Indonesian Curry Pastes and Sambals: the Uleg in Action

I recently introduced my Indonesian Uleg as part of my April’s IMK post. The Uleg had a great workout over summer and before the season changes and gets too autumnal, requiring more Cucina Italiana, I thought I might show off some of the impressive curry pastes made in this wonderful mortar and pestle. When B and I bought our Ulegs in the market in Cipanas, Java, I was surprised to hear the elderly vendor use the old Hindu word ‘Lingum” for the pestle, especially in a largely Islamic Indonesian region.Image

A lingum is

“Sanskrit for “shaft of light” and is the term for the Hindu god Shiva as represented by a phallus (erect male organ). Usually found in conjunction with the Yoni (‘vulva”) which represents the goddess Shakti – the source of Creative Energy. They co-join to form Bhrama – the Universe. This is the Hindu Trilogy; the representation of the twins of Creation and Destruction as the highest manifestations or aspects of the One (Bhrama).” 1.Image

I must admit that the Indonesian pestle is more phallic than my others and certainly does a very good job.

A very hot sambal makes the perfect side dish for spring rolls and nasi goreng.

Image

The photos above and below are some of the wonderful curry pastes and sambals Barnadi introduced me to this January. As you can see, all sorts of wonderful things get ground in the Uleg, not just spices. After some practice, the combinations become intuitive. Once ground to a paste, magic cooking follows.ImageImageImageImageImageImageImage

 

15 thoughts on “Indonesian Curry Pastes and Sambals: the Uleg in Action”

  1. Great post! I’ve run across lignum stones in my archaeological researches. In the 19th century there was thought to be a link between these and the great henges of western Europe (like Stonehenge) – including the phallic symbolism. Nonsense, of course, but interesting. I like the idea of it being connected to an object in the kitchen!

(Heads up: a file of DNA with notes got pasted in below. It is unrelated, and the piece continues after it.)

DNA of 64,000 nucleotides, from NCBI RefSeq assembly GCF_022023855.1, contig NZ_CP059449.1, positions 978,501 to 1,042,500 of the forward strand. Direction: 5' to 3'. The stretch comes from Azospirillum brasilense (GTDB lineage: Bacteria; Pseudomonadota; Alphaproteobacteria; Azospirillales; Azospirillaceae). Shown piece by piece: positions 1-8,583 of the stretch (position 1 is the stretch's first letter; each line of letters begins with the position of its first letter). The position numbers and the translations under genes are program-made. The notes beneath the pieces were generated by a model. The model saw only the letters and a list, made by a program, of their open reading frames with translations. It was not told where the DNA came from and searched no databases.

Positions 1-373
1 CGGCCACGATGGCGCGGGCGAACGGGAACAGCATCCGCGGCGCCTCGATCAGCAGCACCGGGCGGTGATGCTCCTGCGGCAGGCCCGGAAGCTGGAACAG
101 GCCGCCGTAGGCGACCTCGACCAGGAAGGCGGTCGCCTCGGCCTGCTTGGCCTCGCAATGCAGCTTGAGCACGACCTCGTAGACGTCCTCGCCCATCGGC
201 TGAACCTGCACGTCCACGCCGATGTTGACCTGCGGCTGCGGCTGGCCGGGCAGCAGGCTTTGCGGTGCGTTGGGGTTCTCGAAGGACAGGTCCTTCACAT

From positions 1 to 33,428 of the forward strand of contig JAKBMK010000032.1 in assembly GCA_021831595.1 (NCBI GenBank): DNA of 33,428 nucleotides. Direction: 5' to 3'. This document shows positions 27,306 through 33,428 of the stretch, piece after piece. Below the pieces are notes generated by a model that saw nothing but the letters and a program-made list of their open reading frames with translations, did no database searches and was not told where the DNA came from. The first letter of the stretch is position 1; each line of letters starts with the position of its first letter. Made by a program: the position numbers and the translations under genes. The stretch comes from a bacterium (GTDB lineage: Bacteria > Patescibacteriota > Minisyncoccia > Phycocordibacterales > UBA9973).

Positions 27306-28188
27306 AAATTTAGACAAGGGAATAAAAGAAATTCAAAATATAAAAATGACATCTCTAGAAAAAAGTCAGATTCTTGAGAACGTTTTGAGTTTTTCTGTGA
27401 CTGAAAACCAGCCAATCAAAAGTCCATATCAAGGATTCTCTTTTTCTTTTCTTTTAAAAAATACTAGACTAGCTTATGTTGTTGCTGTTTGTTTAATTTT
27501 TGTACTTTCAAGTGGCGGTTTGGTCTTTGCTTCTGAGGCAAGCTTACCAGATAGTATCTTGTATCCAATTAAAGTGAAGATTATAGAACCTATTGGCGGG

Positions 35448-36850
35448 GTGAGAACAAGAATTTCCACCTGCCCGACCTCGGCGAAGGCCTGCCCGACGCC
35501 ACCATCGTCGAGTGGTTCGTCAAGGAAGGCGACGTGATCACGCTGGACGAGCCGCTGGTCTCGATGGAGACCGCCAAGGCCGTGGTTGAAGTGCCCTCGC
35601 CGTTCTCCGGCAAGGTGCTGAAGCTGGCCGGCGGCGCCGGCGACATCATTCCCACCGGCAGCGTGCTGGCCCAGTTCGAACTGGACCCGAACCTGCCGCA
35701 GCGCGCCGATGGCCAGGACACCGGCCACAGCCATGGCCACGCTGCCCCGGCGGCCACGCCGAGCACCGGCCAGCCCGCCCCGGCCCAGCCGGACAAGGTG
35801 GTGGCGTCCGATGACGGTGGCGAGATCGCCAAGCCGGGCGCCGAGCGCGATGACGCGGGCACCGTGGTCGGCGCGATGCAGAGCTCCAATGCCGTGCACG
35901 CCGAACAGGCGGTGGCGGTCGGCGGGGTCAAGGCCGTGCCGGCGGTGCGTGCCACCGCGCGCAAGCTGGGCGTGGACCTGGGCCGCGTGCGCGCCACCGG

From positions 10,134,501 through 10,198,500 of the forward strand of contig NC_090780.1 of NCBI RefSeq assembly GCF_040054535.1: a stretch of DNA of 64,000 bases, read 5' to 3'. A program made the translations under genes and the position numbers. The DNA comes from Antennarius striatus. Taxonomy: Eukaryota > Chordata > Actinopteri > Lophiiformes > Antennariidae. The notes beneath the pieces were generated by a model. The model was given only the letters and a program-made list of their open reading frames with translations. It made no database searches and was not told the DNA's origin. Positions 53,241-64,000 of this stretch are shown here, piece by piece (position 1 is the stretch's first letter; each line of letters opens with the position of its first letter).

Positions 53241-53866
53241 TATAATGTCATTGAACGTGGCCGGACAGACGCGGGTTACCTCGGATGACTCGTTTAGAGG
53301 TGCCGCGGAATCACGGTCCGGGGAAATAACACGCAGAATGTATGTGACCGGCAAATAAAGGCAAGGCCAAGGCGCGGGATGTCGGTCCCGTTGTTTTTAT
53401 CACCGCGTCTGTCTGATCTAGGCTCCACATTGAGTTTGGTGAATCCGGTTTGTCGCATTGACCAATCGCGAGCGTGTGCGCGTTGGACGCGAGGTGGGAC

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    1. Thanks, Many Lingum stories and images abound throughout Asia but they are usually connected to a Hindu background. When I used to travel to Indonesia in the 70s, the Hindu past had a stronger connection to the locals. This has changed since Islam has become dominant, so I was surprised to hear the ibu mention this word. Stonehenge and lingum myths? Interesting.

      Liked by 1 person

  2. Are those purple cloves of garlic? Gorgeous food & thanks for the history. I will admit I laughed out loud at the following line: “I must admit that the Indonesian pestle is more phallic than my others and certainly does a very good job.” Ha! Thanks for the smile.

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  3. All pestles look a bit phallic don’t they. I am glad your enjoyed the smile- I had to be careful not to take take the line further, with references to banging and grinding, which is necessary when using an Uleg.

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  4. There is nothing more delicious than dishes made with homemade/ground pastes and spices. I could almost taste it through the photos… been wanting to make a Beef Rendeng, just waiting for some cooler weather. Inspiring post, thank you.

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  5. What beautiful flavours and colours! I looked at a similar mortor and pestle when I was in Bali learning about making curry pastes but didn’t think my luggage could handle the weight!

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  6. It all looks wonderful! My friend owns a restaurant in Melbourne and he cooks with an Indonesian base in a lot of his dishes (his boyfriend is Indonesian). Fabulous Fine Foods is the restaurant name..you should check it out one day I think you’ll like it

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